4. #4
    Join Date
    Oct 2011
    Posts
    977

    Default

    Quote Originally Posted by gojaejin View Post
    I normally think of "assassination" as a turn or series of turns that, if they fail to kill the enemy summoner, will put you substantially behind in the long game. That's what differentiates assassin decks or summoners from powerful decks that just have free shots on summoners a lot.

    I guess I slightly disagree with jwalker that it should "never be played exclusively"; sometimes you know from the beginning of the matchup that you'd better just charge in and hope you get some rolls your way, before the opponent draws most of their many cards that are much stronger than your cards. Abua going up against DinkyKrusk or JujuNiku, for example. Giving those broken decks time is just a slower but more sure suicide, so you go assassin because variance is the friend of the huge underdog.
    I personally do not have good experience in playing assassination only - it's often that in the end you get your 50-60% to win roll but if it fails there is no fallback plan. I tend to use very cheep assassination moves (maximum a 3 card investment) and see how the outcome is. If the opponent is in the death zone (2-3 life left) you can easily switch over to finish him off, but you need the tools for that (=assassination deck option). However, I agree there are certain match-ups were you cannot rely on the long game, but then I combine my assassination with a general push, meaning I bring my summoner or heavy champs to the front as well.

    To your example: funny cause I think Abua can actually deal with Juju and Dinky just fine (juju via chant of negation, Dinky via massive damage output (Lioneers, Makeida, Lioneers, Hyenas or just chant of growth on a hunter). I see more like the defensive summoner force you to avoid the long game (Dema, Tundle, Etch-decks).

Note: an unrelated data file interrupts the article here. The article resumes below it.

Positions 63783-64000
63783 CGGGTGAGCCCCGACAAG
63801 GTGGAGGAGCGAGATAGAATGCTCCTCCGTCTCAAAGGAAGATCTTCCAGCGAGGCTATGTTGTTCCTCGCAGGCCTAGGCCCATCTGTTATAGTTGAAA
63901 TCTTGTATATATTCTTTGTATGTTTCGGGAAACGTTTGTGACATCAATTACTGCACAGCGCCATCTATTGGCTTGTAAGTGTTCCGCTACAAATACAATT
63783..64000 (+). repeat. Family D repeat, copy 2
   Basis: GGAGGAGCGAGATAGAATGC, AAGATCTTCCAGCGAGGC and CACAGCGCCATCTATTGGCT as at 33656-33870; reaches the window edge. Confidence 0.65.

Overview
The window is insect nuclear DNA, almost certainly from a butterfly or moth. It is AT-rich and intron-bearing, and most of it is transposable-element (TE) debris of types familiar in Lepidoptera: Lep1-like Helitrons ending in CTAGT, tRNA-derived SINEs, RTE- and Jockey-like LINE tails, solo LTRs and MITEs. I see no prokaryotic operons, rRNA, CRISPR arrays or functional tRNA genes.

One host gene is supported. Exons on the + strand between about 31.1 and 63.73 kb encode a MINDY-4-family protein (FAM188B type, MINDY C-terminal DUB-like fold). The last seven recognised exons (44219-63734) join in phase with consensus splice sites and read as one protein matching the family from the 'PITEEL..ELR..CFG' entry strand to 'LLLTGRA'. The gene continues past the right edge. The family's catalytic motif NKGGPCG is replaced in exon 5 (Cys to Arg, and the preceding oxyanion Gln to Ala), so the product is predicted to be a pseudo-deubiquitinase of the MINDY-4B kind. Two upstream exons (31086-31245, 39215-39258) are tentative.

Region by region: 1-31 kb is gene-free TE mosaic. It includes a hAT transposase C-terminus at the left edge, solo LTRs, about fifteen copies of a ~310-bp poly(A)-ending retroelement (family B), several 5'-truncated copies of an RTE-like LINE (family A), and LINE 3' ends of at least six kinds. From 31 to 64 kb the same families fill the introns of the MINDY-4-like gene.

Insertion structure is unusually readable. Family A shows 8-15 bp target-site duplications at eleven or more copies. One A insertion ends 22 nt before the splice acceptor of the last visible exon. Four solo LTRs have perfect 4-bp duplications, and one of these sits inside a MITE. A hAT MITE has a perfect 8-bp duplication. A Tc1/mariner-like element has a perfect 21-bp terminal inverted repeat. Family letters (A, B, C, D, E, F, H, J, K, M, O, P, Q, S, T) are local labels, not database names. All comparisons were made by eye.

5. #5
    Join Date
    Nov 2009
    Posts
    1,471

    Default

    Quote Originally Posted by jwalker View Post
    To me an assassination tactic is to win the game prematurely using methodes to throw enough dice on the summoner to win the game. This often means you are taking a risk (both Gorillas do not pummel and it's a huge investment of 7 cards) and often fall back in economy if it fails.
    More or less this is how I look at it. I think I might have been the first one to formally offer some kind of definition.

    Abua Shi and Vlox were the first summoners to have somewhat viable Assassination options, but at the time I was really worried about it in testing. That's why Lioneers couldn't be affected by Chant of Haste. Previous iterations of Cloak of Shadows were also much more powerful. There was this unspoken assumption that Summoner Wars games would often go until both draw piles were depleted, and the person who managed their economy better would win.

    One of the pitfalls of most Assassination strategies is that once a player has enough games under their belt to understand what all of the events and units can accomplish, they know how to stop it dead in its tracks. It also encourages even more turtle-y style play, just to prevent it from happening.